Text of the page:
Gating multiple signals through detailed balance of excitation and inhibition in spiking networks.

Vogels TP, Abbott LF - Nat. Neurosci. (2009)

Detailed Balance in a Networka) Average firing rate of the sender neurons responding to a sinusoidally varying input. b) Voltage trace of a randomly selected excitatory receiver neuron. Red trace: single trial. Black trace: the average subthreshold membrane potential over 100 trials. c) Average membrane currents of the excitatory receiver neurons. Excitatory and inhibitory currents are plotted in red and blue respectively, the net current, including voltage-dependent leak and constant background currents, is plotted in black. d) Blue trace: average firing rate of the inhibitory receiver neurons. Red histogram: average firing rate of the excitatory receiver neurons. e) Average firing rate of the entire network. f) Spike raster for 30 randomly chosen excitatory receiver neurons. Conditions shown are: No signal: All neurons fire at background rates. Balanced signal: Sender neurons fire in a correlated manner in response to oscillatory input and project the input firing pattern to both excitatory and inhibitory receiver neurons. Inhibitory receiver neurons reproduce the input pattern, preventing their excitatory neighbors from doing the same. Unbalanced signal: By decreasing the responsiveness of the inhibitory receiver neurons, the signal balance in the excitatory receiver neurons shifts in favor of excitation, and the signal is revealed in their firing pattern. All firing rates and averages are calculated in 5 ms bins.
© Copyright Policy
Related In: Results  -  Collection

Show All Figures
getmorefigures.php?uid=PMC2693069&req=5

Figure 2: Detailed Balance in a Networka) Average firing rate of the sender neurons responding to a sinusoidally varying input. b) Voltage trace of a randomly selected excitatory receiver neuron. Red trace: single trial. Black trace: the average subthreshold membrane potential over 100 trials. c) Average membrane currents of the excitatory receiver neurons. Excitatory and inhibitory currents are plotted in red and blue respectively, the net current, including voltage-dependent leak and constant background currents, is plotted in black. d) Blue trace: average firing rate of the inhibitory receiver neurons. Red histogram: average firing rate of the excitatory receiver neurons. e) Average firing rate of the entire network. f) Spike raster for 30 randomly chosen excitatory receiver neurons. Conditions shown are: No signal: All neurons fire at background rates. Balanced signal: Sender neurons fire in a correlated manner in response to oscillatory input and project the input firing pattern to both excitatory and inhibitory receiver neurons. Inhibitory receiver neurons reproduce the input pattern, preventing their excitatory neighbors from doing the same. Unbalanced signal: By decreasing the responsiveness of the inhibitory receiver neurons, the signal balance in the excitatory receiver neurons shifts in favor of excitation, and the signal is revealed in their firing pattern. All firing rates and averages are calculated in 5 ms bins.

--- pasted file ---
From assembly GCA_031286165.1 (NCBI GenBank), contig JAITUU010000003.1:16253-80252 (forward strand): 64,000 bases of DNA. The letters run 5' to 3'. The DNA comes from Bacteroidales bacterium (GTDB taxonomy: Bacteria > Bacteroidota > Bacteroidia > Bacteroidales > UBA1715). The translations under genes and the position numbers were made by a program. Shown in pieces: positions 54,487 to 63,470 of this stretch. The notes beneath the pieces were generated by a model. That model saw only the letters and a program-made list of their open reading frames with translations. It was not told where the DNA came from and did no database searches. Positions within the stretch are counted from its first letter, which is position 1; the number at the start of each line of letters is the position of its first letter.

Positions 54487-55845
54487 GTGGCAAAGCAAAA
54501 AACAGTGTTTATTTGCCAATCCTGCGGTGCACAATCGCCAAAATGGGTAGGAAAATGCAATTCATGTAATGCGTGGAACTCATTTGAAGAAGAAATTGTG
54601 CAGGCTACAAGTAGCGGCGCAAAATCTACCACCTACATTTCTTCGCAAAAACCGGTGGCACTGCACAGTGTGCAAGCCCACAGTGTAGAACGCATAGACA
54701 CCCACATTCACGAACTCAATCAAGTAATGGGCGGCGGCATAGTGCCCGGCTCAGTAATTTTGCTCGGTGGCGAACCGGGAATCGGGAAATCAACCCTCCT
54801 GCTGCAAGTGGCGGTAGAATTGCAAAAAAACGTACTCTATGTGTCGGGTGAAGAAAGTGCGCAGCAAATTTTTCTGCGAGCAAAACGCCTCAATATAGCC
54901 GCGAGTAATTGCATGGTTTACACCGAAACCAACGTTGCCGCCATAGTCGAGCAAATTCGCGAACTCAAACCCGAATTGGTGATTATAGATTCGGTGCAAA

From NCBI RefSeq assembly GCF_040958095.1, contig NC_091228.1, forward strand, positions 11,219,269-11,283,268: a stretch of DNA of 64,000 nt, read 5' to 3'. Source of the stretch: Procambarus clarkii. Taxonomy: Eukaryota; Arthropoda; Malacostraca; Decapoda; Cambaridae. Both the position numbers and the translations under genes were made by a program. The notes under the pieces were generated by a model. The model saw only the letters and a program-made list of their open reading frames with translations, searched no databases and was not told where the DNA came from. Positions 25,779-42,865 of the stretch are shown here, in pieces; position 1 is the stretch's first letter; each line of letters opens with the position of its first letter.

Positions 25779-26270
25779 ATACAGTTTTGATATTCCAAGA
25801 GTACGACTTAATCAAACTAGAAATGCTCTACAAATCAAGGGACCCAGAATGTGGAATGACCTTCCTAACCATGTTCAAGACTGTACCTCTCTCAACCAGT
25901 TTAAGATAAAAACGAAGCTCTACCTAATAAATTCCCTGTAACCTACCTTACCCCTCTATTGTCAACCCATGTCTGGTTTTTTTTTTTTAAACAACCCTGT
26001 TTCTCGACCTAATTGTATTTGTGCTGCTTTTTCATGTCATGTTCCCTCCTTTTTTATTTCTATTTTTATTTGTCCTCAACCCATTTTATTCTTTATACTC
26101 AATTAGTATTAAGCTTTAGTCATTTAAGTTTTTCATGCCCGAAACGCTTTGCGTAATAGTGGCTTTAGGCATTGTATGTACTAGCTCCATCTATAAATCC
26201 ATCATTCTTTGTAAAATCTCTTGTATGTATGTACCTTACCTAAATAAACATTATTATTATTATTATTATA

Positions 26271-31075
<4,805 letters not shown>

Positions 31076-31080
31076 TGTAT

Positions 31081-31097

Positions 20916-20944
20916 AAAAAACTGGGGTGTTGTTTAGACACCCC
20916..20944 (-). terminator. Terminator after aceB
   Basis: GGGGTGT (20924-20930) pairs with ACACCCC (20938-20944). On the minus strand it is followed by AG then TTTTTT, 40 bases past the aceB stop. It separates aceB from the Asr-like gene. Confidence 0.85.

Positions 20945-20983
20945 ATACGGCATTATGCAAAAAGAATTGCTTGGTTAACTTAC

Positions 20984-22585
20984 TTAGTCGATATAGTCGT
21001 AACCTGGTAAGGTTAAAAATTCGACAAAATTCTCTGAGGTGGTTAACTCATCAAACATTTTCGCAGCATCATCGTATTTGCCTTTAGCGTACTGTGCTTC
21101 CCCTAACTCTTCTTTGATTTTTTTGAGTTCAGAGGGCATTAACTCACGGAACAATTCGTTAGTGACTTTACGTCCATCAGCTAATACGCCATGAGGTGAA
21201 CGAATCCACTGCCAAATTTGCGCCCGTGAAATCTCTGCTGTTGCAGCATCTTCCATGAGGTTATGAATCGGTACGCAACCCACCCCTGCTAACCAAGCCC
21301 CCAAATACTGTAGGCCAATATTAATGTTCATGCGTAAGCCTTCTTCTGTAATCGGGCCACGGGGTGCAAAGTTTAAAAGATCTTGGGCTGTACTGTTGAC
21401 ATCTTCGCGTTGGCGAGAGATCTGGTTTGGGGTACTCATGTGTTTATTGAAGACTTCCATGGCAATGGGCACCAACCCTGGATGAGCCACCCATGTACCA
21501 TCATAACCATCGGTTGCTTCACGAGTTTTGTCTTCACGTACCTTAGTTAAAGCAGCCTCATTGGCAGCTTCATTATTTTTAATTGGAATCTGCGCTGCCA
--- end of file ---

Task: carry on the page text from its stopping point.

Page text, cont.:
Mentions: We explored the idea of detailed balance in a large network of roughly 20,000 integrate-and-fire neurons with both short- and long-range connectivity (Fig. 1a, methods). With appropriately adjusted parameters, this network operates in a globally balanced manner, producing irregular, asynchronous activity in the absence of any time-varying or random external input 5–8. The distribution of firing rates for the network is approximately exponential with an average firing rate per neuron of 8 Hz (Fig. 1c), the distribution of average membrane potentials is approximately Gaussian with a mean of −60 mV (Fig. 1d), the distribution of interspike intervals (ISIs) is broad with peaks reflecting normal firing and bursting (Fig. 1e), and the distribution of coefficients of variation for the ISIs is centered at a value slightly greater than 1 (Fig. 1f). Average excitatory and inhibitory membrane currents are of approximately equal magnitude and the net current is near zero (Fig. 2c, first column), indicating the globally balanced state of the network. This network model is intended to provide a sparse representation of the neurons over a fairly large area, not a full description of a single local circuit such as a cortical column.

Bottom Line: We illustrate gating through detailed balance in large networks of integrate-and-fire neurons.We show successful gating of multiple signals and study failure modes that produce effects reminiscent of clinically observed pathologies.Provided that the individual signals are detectable, detailed balance has a large capacity for gating multiple signals.

View Article: PubMed Central - PubMed

Affiliation: Center for Neurobiology and Behavior, Department of Physiology and Cellular Biophysics, Columbia University College of Physicians and Surgeons, New York, New York, USA.

ABSTRACT
Recent theoretical work has provided a basic understanding of signal propagation in networks of spiking neurons, but mechanisms for gating and controlling these signals have not been investigated previously. Here we introduce an idea for the gating of multiple signals in cortical networks that combines principles of signal propagation with aspects of balanced networks. Specifically, we studied networks in which incoming excitatory signals are normally cancelled by locally evoked inhibition, leaving the targeted layer unresponsive. Transmission can be gated 'on' by modulating excitatory and inhibitory gains to upset this detailed balance. We illustrate gating through detailed balance in large networks of integrate-and-fire neurons. We show successful gating of multiple signals and study failure modes that produce effects reminiscent of clinically observed pathologies. Provided that the individual signals are detectable, detailed balance has a large capacity for gating multiple signals.

Show MeSH
Related in: MedlinePlus